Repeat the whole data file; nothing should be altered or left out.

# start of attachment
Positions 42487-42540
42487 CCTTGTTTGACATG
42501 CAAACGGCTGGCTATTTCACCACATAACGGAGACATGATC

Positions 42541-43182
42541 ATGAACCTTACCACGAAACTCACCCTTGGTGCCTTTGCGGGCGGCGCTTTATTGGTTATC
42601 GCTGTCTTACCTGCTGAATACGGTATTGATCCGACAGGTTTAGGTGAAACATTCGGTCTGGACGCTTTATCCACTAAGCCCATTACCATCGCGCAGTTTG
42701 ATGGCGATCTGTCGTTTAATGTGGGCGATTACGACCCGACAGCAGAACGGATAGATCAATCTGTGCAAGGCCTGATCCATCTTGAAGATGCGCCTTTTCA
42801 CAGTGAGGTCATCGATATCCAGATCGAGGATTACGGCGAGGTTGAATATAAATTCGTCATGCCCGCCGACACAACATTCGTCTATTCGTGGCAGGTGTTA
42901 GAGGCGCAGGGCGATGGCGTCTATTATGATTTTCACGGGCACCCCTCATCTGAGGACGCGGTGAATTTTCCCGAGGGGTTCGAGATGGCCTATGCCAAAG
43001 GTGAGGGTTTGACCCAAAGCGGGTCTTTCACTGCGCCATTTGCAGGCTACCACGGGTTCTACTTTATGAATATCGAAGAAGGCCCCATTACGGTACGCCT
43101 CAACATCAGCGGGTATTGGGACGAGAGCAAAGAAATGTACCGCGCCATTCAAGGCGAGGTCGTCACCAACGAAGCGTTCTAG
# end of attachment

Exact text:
Positions 42487-42540
42487 CCTTGTTTGACATG
42501 CAAACGGCTGGCTATTTCACCACATAACGGAGACATGATC

Positions 42541-43182
42541 ATGAACCTTACCACGAAACTCACCCTTGGTGCCTTTGCGGGCGGCGCTTTATTGGTTATC
42601 GCTGTCTTACCTGCTGAATACGGTATTGATCCGACAGGTTTAGGTGAAACATTCGGTCTGGACGCTTTATCCACTAAGCCCATTACCATCGCGCAGTTTG
42701 ATGGCGATCTGTCGTTTAATGTGGGCGATTACGACCCGACAGCAGAACGGATAGATCAATCTGTGCAAGGCCTGATCCATCTTGAAGATGCGCCTTTTCA
42801 CAGTGAGGTCATCGATATCCAGATCGAGGATTACGGCGAGGTTGAATATAAATTCGTCATGCCCGCCGACACAACATTCGTCTATTCGTGGCAGGTGTTA
42901 GAGGCGCAGGGCGATGGCGTCTATTATGATTTTCACGGGCACCCCTCATCTGAGGACGCGGTGAATTTTCCCGAGGGGTTCGAGATGGCCTATGCCAAAG
43001 GTGAGGGTTTGACCCAAAGCGGGTCTTTCACTGCGCCATTTGCAGGCTACCACGGGTTCTACTTTATGAATATCGAAGAAGGCCCCATTACGGTACGCCT
43101 CAACATCAGCGGGTATTGGGACGAGAGCAAAGAAATGTACCGCGCCATTCAAGGCGAGGTCGTCACCAACGAAGCGTTCTAG